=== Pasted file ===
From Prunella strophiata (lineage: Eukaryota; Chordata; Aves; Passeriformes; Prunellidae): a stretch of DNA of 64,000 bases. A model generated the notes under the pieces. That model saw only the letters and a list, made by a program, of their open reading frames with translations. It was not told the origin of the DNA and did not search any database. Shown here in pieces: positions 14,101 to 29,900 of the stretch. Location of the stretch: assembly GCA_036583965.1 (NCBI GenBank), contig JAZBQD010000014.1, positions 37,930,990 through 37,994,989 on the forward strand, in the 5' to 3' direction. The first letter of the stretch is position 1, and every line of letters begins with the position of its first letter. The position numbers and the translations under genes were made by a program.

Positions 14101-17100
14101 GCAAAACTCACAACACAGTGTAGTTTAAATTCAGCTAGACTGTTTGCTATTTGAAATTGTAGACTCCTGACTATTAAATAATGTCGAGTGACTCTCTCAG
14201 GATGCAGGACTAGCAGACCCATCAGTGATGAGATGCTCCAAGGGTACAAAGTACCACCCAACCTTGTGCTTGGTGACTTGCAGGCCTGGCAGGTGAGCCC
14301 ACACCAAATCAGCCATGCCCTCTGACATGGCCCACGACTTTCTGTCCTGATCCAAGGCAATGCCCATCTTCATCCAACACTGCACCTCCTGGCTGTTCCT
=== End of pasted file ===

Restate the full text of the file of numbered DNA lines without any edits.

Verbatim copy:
From Prunella strophiata (lineage: Eukaryota; Chordata; Aves; Passeriformes; Prunellidae): a stretch of DNA of 64,000 bases. A model generated the notes under the pieces. That model saw only the letters and a list, made by a program, of their open reading frames with translations. It was not told the origin of the DNA and did not search any database. Shown here in pieces: positions 14,101 to 29,900 of the stretch. Location of the stretch: assembly GCA_036583965.1 (NCBI GenBank), contig JAZBQD010000014.1, positions 37,930,990 through 37,994,989 on the forward strand, in the 5' to 3' direction. The first letter of the stretch is position 1, and every line of letters begins with the position of its first letter. The position numbers and the translations under genes were made by a program.

Positions 14101-17100
14101 GCAAAACTCACAACACAGTGTAGTTTAAATTCAGCTAGACTGTTTGCTATTTGAAATTGTAGACTCCTGACTATTAAATAATGTCGAGTGACTCTCTCAG
14201 GATGCAGGACTAGCAGACCCATCAGTGATGAGATGCTCCAAGGGTACAAAGTACCACCCAACCTTGTGCTTGGTGACTTGCAGGCCTGGCAGGTGAGCCC
14301 ACACCAAATCAGCCATGCCCTCTGACATGGCCCACGACTTTCTGTCCTGATCCAAGGCAATGCCCATCTTCATCCAACACTGCACCTCCTGGCTGTTCCT